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PFIC Message Boards >> Fishery Conservation, Management and Politics This topic is locked: you cannot edit posts or make replies.
>> The Decline of Striped Bass [topic: previous/next]
PostPosted: Tue Jul 15, 2008 4:10 pm
henry408


Posts: 68

Some on the board may think the decline of the Striped Bass population is due to overfishing. But, I beg to differ. There are many reasons for the decline of Striped Bass population but fishermen is not one of them. Here are some of the main ones:

1. Massive water exports to Central Valley and Southern California are destroying the ecosystem of the Delta.

2. Powerful pumps at state and federal water project facilities have been killing millions of fish and sucking up much of the aquatic food supply.

3. DFG stopped its Striped Bass stocking program.

http://www.delta.dfg.ca.gov/stripedbass/QuestionoftheMonth.asp?quid=0
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PostPosted: Tue Jul 15, 2008 4:15 pm
henry408


Posts: 68

Many of the newer anglers may not know this but DF&G used to stock the Delta with Stiped Bass in the 80's and 90's. DF&G stopped its stocking program completely in 2002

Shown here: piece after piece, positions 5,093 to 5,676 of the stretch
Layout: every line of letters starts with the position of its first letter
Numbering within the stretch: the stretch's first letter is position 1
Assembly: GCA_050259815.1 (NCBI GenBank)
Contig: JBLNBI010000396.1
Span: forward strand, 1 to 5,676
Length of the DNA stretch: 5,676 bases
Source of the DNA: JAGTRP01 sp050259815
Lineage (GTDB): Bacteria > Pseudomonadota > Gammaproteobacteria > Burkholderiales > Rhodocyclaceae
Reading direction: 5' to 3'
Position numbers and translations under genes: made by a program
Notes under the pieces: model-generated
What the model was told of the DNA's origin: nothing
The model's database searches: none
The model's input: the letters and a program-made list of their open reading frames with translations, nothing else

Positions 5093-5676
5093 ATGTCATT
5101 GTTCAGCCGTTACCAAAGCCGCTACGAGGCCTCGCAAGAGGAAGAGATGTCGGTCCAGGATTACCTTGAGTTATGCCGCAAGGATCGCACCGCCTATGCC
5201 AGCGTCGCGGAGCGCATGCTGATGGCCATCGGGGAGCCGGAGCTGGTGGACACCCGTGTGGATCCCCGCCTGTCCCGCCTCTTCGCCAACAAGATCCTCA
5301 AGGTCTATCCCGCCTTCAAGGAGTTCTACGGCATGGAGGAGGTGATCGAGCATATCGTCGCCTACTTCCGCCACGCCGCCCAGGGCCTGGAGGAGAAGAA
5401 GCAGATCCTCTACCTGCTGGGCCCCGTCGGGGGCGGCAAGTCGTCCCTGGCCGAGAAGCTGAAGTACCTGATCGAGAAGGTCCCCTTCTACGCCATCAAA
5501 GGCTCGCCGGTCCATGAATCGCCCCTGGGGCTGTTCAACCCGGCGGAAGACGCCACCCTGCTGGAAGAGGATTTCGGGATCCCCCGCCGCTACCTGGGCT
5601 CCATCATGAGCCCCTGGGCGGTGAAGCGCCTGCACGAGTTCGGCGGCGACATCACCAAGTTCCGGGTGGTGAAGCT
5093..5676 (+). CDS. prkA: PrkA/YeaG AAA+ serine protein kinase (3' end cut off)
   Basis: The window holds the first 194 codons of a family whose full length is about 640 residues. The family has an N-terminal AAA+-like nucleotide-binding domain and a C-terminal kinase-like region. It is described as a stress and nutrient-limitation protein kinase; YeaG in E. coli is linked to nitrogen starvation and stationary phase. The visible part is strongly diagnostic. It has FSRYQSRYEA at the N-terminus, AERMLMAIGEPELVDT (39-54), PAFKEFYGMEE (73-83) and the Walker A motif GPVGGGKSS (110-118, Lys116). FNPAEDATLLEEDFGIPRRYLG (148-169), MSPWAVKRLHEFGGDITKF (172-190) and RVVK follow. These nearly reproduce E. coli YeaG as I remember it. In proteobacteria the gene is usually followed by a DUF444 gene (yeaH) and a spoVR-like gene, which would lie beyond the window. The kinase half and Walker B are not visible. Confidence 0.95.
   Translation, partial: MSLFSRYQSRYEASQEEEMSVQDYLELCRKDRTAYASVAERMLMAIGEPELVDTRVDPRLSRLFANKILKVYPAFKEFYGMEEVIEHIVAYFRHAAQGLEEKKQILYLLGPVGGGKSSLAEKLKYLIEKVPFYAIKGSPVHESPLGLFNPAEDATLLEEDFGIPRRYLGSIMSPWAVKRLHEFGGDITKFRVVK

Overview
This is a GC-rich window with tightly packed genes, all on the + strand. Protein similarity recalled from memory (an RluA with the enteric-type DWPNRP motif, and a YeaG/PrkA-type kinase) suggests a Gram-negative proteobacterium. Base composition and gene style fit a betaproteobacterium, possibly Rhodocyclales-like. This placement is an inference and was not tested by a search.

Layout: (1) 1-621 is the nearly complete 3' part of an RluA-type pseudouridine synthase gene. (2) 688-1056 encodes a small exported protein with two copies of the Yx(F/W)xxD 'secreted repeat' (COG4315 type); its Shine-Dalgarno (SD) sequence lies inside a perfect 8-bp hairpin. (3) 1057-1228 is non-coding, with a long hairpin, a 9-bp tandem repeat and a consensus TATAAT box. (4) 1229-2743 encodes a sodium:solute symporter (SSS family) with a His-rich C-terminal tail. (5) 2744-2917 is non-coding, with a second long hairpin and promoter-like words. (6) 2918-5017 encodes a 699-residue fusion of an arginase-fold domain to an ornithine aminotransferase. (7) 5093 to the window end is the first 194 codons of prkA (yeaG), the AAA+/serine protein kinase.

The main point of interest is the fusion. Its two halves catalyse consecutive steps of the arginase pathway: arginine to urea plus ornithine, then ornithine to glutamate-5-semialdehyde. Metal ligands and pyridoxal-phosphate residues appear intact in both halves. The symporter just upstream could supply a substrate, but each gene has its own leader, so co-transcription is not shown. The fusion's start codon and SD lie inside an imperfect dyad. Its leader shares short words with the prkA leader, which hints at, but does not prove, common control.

http://www.delta.dfg.ca.gov/stripedbass/QuestionoftheMonth.asp?quid=0

From the DF&G Website:

============================================================================

Department of Fish and Game, Central Valley Bay-Delta Branch
Striped Bass Information Page

Striped Bass Stamp Fund

How is my $3.50 used?


Introduction


In 1981, striped bass anglers proposed and lobbied successfully for legislation to create a striped bass fishing stamp to generate funds for striped bass restoration. This legislation established an annual $3.70 Striped Bass Stamp, with revenues to be spent by the DFG on preservation and enhancement of striped bass in California. The stamp has generated over $17 million over the years.

Annual budgets are formulated with the assistance of a public Striped Bass Stamp Fund Advisory Committee appointed by the Director of the DFG. This committee consists of eight representatives of the striped bass angling community and interested citizens. Two approaches have been used to improve fishing, including programs that will immediately provide more fish for anglers and research programs to determine factors that affect the striped bass population in the Estuary.

Programs that are currently fully or partly supported by the Striped Bass Stamp Fund include increased law enforcement operations, annual surveys of the distribution and abundance of young bass during their first year of life, monitoring programs designed to determine adult abundance and the effectiveness of stocking young striped bass, screening of agricultural water diversions, and monitoring striped bass food habits.